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Stephan Rasp and Sebastian Lerch

boosting. However, initial tests indicated slightly worse predictive performance; we thus focus on maximum likelihood-based methods instead. 7 To account for the intertwined choice of scoring rules for model estimation and evaluation ( Gebetsberger et al. 2017 ), we have also evaluated the models using LogS. However, as the results are very similar to those reported here and computation of LogS for the raw ensemble and QRF forecasts is problematic ( Krüger et al. 2016 ), we focus on CRPS

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Mirjam Hirt, Stephan Rasp, Ulrich Blahak, and George C. Craig

that scales to γ = 1/2 km −1 for nondamped waves and to max ⁡ ( γ 0 , − m ) for damped waves. Mathematically, this can be expressed as (7) w ′ = w 0   f ⁡ ( z ) , (8) where f ⁡ ( z ) = { e − γ ⁡ ( z − z max ) , if z ≥ z max 1 z max z , if z < z max , (9) with γ = { γ 0 ω 2 ≤ N 2 ⁡ ( nondamped ) max ⁡ ( γ 0 , − m ) ω 2 ≥ N 2 ⁡ ( damped ) . Further details are described in appendix A . 3. Model simulations, observations, and simulation period To evaluate the impact of the PSP variants and the

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Kevin Bachmann, Christian Keil, George C. Craig, Martin Weissmann, and Christian A. Welzbacher

of the prevailing synoptic-scale weather regime in combination with orography? The outline of the article is as follows: section 2 describes the ensemble data assimilation and forecasting systems, the setup, and the observations. Section 3 briefly introduces measures and scores used to evaluate the experiments. Section 4 presents the results with a focus on predictable scales in NWP model configurations with different levels of realism. Concluding remarks and a comparison to previous

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Paolo Ghinassi, Georgios Fragkoulidis, and Volkmar Wirth

bust” for the majority of the operational forecast models, showing a huge drop in the medium-range forecast skill over Europe ( Rodwell et al. 2013 ). The authors associated this poor performance to the misrepresentation of moist convective processes over North America a few days earlier, and this error was subsequently communicated downstream embedded in a RWP. Data are retrieved from the ERA-Interim reanalyses ( Dee et al. 2011 ) with a horizontal resolution of 2° × 2° on 20 pressure levels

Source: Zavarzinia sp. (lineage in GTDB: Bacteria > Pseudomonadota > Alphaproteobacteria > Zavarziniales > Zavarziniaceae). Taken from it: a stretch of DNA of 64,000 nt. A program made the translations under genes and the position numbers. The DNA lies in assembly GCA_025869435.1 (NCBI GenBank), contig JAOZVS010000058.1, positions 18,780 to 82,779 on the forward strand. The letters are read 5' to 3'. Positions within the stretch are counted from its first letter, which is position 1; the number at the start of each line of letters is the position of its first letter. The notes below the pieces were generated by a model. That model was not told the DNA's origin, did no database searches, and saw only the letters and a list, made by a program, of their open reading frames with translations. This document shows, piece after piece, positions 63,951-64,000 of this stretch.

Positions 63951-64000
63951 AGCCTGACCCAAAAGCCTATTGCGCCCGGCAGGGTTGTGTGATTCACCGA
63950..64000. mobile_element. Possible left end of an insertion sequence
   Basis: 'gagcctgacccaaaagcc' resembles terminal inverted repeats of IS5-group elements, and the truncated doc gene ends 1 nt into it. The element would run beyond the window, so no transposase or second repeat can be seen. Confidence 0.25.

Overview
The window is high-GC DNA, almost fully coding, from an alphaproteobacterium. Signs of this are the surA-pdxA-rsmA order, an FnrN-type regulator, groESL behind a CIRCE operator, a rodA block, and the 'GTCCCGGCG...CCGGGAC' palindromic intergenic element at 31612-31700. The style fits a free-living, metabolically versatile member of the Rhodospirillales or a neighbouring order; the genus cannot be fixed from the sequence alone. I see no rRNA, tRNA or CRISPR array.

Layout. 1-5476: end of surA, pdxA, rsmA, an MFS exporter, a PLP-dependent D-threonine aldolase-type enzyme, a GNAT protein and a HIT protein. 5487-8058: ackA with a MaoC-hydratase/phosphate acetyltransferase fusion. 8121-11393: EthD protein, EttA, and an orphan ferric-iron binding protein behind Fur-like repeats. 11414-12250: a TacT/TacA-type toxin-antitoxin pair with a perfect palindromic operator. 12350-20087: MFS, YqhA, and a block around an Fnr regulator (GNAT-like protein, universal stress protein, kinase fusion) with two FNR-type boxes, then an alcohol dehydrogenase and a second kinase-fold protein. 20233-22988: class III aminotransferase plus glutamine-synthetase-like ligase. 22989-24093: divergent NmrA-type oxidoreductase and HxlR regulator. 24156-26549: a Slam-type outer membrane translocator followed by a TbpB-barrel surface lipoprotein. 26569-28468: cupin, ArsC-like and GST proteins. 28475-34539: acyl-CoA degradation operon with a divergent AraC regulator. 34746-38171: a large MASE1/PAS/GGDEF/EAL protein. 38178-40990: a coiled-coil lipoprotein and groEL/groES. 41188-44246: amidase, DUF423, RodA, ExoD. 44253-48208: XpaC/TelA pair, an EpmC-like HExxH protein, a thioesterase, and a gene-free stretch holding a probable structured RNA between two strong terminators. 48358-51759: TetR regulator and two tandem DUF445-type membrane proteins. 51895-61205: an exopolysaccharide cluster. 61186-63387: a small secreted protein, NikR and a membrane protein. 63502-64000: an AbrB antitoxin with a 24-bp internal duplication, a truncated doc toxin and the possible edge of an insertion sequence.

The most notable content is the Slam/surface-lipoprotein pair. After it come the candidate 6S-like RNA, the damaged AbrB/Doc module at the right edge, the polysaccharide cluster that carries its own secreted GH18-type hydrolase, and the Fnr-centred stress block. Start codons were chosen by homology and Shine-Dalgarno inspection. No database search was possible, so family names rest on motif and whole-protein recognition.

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Jacopo Riboldi, Christian M. Grams, Michael Riemer, and Heather M. Archambault

nondivergent wind field by inverting the vorticity enclosed in a circle of radius R = 600 km, centered at TC location in IBTrACS. Second, the algorithm does not consider the axis of the troughs but evaluates so-called “trough objects,” contiguous regions of cyclonic vorticity advection (CVA) larger than , where and is the component of vorticity due to the curvature of the flow only. Finally, unlike African easterly waves, midlatitude troughs propagate along the westerly jet stream, and therefore

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Volkmar Wirth, Michael Riemer, Edmund K. M. Chang, and Olivia Martius

; moreover, the forecast became rather poor after a lead time of as little as 5 days. The latter result seems to be at odds with the commonly held view that large-scale phenomena such as RWPs should be predictable on a rather long time scale. However, this evaluation was for a single case only involving a single forecast model; further systematic studies are required to possibly generalize these results. Regarding the waveguide, several operational forecast models are fraught with a spurious decrease of

Open access
Michael Maier-Gerber, Michael Riemer, Andreas H. Fink, Peter Knippertz, Enrico Di Muzio, and Ron McTaggart-Cowan

pre-Chris cyclone. An ensemble member thus belongs to the cyclone (no-cyclone) group when it predicts (lacks) such a “similar track.” Group names are italicized hereafter to better distinguish them from text. c. Cyclone tracking and evaluation of forecast tracks The simple cyclone tracking algorithm described by Hart (2003) is employed here because its performance compared to manual tracking was found to be acceptable. Based on mean sea level pressure data, this approach successively evaluates 5

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Gabriel Wolf and Volkmar Wirth

appropriate in the current context is the wave activity flux of Takaya and Nakamura (2001) . One particular feature of this formulation is its phase independence; this means that it discounts individual troughs and ridges and focuses on the dynamics of the entire wave packet instead ( Danielson et al. 2006 ). Focus on the entire wave packet is desirable, for instance, when studying model errors as opposed to initial condition errors ( Gray et al. 2014 ), and it would be interesting to find out whether

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